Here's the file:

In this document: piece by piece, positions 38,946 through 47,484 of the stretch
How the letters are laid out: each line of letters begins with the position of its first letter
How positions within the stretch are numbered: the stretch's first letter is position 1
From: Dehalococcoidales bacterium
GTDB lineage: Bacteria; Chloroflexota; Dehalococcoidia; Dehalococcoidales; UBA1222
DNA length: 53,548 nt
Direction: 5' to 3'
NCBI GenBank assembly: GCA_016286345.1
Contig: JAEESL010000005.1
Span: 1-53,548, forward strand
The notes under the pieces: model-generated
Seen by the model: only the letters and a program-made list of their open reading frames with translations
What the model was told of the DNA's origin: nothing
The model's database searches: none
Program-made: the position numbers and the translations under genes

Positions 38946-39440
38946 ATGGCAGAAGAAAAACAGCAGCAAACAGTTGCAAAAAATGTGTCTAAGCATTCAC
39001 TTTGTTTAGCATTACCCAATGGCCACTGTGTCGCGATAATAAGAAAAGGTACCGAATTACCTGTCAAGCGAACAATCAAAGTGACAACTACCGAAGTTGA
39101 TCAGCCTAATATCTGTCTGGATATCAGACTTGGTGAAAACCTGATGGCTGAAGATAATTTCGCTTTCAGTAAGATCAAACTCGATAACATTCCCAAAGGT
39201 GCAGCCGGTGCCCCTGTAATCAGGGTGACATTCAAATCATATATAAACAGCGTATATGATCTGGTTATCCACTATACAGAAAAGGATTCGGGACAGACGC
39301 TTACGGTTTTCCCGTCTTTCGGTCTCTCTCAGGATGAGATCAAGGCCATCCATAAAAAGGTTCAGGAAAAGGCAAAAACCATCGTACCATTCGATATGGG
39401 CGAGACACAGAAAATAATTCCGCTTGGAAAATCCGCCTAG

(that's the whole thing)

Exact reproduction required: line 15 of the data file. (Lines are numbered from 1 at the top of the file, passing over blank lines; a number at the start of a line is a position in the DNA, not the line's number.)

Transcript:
Program-made: the position numbers and the translations under genes